[16:26:43] TAPPER: The world lead now. President Trump giving global markets the jitters with a tweet that could signal he's reigniting a trade war with China. As a delegation from Beijing is headed to Washington, D.C., the president vowed to raise tariffs, tweeting, quote, the 10 percent will go up to 25 percent on Friday.

And as CNN's Alex Marquardt now reports, the showdown with China comes at the same time as other international confrontations involving the U.S.


ALEXANDER MARQUARDT, CNN SENIOR NATIONAL CORRESPONDENT (voice-over): A series of global crises leading to military moves, and tensions among President Trump's team on how to deal with them.

First, Iran. The U.S. is now sending the USS Abraham Lincoln carrier strike group and bombers to the Middle East, because of specific and credible intelligence about Iranian forces and proxies targeting U.S. troops in Syria, Iraq, and at sea, U.S. officials tell CNN.

White House national security adviser John Bolton announcing the move in a statement on Sunday, saying: The United States is not seeking war with the Iranian regime, but we are fully prepared to respond to any attack. Officials tell CNN the Pentagon wanted the announcement to come from the White House to carry more weight as a warning.

MIKE POMPEO, SECRETARY OF STATE: We have continued to see activity that leads us to believe that there's escalation that may be taking place, so we're taking all the appropriate actions, both from a security perspective as well as our ability to make sure that the president has a wide range of options in the event that something should actually take place.

MARQUARDT: Another flash point, North Korea, conducting its first missile test since 2017. These satellite images obtained by CNN showing the trail of smoke from what experts say is a short-range ballistic missile. The tests are the boldest provocation by North Korean dictator Kim Jong-un after the failed summit with President Trump in February.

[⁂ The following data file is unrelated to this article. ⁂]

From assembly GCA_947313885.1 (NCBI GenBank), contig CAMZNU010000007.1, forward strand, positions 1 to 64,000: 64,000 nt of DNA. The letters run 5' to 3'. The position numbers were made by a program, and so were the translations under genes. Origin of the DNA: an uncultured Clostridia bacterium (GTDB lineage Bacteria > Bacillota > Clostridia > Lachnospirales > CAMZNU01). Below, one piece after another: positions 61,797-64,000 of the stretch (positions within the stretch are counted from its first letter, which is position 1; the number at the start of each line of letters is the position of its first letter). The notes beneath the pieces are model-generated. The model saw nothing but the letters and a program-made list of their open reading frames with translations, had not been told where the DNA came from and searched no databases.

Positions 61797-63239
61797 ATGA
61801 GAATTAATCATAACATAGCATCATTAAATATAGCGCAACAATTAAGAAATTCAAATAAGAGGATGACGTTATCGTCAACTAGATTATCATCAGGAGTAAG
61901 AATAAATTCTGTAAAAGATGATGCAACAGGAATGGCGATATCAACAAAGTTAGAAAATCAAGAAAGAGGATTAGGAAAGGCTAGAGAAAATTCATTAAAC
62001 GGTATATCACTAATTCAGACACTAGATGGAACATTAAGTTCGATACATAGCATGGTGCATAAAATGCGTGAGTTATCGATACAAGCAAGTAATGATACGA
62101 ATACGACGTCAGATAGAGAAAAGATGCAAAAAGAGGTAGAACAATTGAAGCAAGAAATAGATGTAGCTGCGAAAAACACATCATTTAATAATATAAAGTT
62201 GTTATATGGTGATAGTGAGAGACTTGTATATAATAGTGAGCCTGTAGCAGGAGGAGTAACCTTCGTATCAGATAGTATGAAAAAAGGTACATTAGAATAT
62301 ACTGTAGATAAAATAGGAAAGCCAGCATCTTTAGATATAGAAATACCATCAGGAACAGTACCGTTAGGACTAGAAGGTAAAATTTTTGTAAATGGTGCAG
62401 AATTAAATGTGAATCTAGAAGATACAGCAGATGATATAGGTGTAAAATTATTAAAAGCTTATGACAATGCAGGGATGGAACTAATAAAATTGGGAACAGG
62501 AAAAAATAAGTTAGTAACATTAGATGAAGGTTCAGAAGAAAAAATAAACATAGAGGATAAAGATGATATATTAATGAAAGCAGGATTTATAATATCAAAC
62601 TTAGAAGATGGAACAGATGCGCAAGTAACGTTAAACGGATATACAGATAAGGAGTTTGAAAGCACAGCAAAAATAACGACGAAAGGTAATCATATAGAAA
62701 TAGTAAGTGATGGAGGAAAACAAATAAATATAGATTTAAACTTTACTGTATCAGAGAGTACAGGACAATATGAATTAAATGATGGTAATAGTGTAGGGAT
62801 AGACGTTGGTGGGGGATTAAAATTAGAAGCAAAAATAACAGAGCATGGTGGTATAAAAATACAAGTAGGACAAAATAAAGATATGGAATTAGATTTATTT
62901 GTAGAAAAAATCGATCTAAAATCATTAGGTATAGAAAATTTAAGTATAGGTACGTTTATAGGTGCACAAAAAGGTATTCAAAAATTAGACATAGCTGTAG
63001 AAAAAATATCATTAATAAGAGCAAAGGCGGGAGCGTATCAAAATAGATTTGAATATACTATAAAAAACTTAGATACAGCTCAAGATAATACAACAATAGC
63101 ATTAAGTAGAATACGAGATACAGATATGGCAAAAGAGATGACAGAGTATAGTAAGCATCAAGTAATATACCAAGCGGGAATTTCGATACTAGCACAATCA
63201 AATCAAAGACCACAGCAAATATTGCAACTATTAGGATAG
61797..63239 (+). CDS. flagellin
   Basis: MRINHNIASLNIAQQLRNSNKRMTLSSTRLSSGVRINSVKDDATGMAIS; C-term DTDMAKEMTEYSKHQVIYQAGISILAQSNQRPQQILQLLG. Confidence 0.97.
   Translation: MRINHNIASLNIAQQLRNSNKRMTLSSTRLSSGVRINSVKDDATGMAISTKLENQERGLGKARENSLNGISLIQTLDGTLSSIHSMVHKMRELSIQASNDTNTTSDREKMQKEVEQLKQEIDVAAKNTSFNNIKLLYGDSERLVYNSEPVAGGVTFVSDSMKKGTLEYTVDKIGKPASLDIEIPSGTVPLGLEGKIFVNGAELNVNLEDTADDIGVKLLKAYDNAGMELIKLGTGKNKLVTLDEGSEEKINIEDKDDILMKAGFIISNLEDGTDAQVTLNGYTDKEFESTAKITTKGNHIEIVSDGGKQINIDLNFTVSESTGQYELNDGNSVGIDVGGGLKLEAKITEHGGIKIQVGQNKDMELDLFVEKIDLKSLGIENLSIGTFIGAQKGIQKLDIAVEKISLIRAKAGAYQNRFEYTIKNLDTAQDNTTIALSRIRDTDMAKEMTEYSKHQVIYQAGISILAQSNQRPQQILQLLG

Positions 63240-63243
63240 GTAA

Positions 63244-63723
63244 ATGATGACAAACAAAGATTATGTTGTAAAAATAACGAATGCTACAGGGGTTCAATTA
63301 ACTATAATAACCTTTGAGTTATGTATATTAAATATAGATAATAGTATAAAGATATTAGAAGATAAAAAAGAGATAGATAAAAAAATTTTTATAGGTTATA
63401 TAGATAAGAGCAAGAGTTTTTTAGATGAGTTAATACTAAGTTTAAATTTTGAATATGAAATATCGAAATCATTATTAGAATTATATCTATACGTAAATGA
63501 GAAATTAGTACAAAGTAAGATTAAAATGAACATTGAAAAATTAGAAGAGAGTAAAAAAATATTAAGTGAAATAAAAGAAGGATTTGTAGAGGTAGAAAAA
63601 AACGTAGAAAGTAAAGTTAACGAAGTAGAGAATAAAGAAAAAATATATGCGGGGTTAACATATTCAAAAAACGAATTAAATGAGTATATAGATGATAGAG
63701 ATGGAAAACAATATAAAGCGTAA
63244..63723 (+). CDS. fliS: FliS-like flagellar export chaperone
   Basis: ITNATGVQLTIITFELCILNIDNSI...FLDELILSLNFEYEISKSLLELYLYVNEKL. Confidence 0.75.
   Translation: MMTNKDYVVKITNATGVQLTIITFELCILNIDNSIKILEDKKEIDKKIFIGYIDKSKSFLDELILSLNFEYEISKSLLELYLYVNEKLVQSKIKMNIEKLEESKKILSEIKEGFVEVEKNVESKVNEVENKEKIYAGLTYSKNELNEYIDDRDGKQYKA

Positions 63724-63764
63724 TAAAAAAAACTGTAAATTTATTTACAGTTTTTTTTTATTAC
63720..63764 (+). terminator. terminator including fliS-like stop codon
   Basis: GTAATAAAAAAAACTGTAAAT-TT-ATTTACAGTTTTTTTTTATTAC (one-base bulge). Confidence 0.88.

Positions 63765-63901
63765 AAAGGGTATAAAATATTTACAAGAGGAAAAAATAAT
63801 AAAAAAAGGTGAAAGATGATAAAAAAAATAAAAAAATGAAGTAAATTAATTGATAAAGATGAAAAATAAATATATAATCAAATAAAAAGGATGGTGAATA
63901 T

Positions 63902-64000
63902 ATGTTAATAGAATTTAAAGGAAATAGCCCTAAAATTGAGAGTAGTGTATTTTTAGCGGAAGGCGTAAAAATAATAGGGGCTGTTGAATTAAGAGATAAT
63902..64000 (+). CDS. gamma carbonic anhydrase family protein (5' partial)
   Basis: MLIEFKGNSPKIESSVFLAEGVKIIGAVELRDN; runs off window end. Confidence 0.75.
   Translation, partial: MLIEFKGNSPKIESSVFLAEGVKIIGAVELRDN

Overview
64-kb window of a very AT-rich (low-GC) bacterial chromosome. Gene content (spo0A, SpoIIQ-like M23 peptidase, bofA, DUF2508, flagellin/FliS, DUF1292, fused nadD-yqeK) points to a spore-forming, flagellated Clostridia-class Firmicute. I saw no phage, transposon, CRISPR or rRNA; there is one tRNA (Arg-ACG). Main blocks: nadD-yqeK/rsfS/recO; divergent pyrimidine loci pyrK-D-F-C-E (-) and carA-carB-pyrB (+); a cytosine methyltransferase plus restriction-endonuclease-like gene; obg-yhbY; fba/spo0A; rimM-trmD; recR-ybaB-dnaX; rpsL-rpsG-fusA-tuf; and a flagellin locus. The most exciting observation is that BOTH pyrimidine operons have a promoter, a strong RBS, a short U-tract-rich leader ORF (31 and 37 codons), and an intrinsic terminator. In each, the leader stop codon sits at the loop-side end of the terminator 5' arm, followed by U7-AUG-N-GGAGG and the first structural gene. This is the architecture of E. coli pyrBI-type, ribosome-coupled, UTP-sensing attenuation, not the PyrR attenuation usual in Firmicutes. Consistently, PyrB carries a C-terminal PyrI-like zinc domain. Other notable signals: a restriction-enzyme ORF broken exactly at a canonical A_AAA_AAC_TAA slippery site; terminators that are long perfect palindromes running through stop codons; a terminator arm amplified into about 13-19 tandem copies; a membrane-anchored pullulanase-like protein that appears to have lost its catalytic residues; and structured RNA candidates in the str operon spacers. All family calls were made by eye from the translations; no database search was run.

POMPEO: We still believe that there's an opportunity to get a negotiated outcome, where we get fully verified denuclearization.

MARQUARDT: Then there's Venezuela. The administration dealing with the fallout from the failed uprising by opposition leader Juan Guaido, leaving the Maduro regime in power for now.

Behind the scene, the president pushing back on his advisers, including Bolton for publicly teasing U.S. military intervention. Today, Secretary Pompeo meeting with his Russian counterpart after blaming Russia for convincing Maduro to stay in Venezuela.

MARK HERTLING, CNN MILITARY ANALYST: In many cases, we're fanning the flames in conflict areas, where we, in fact, should be enlisting perhaps the help of our allies and contributing to reducing the tension as opposed to exposing it. It seems like there's a lot of bluster first. It's almost a ready, shoot, aim, approach.


MARQUARDT: And, Jake, that strike group heading towards Iran will be sent to one of the most sensitive spots on earth, the Strait of Hormuz.

Now, U.N. officials told CNN that the threat they saw from Iran demanded this kind of large and vocal response. One official telling us, this had to be taken seriously -- Jake.

TAPPER: All right. Alex Marquardt, thanks so much.

I want to bring in Phil Mudd right now, former CIA counterterrorism official.

Phil, there's new activity in Iran, North Korea, leadership struggle in Venezuela, not to mention Israel and Gaza. All of them fragile hot spots. Which, if any, do you see as the most pressing situation?

PHILIP MUDD, CNN COUNTERTERRORISM ANALYST: North Korea. I mean, if you look at all the variety of threats that you just outlined, it's like a spaghetti of national security.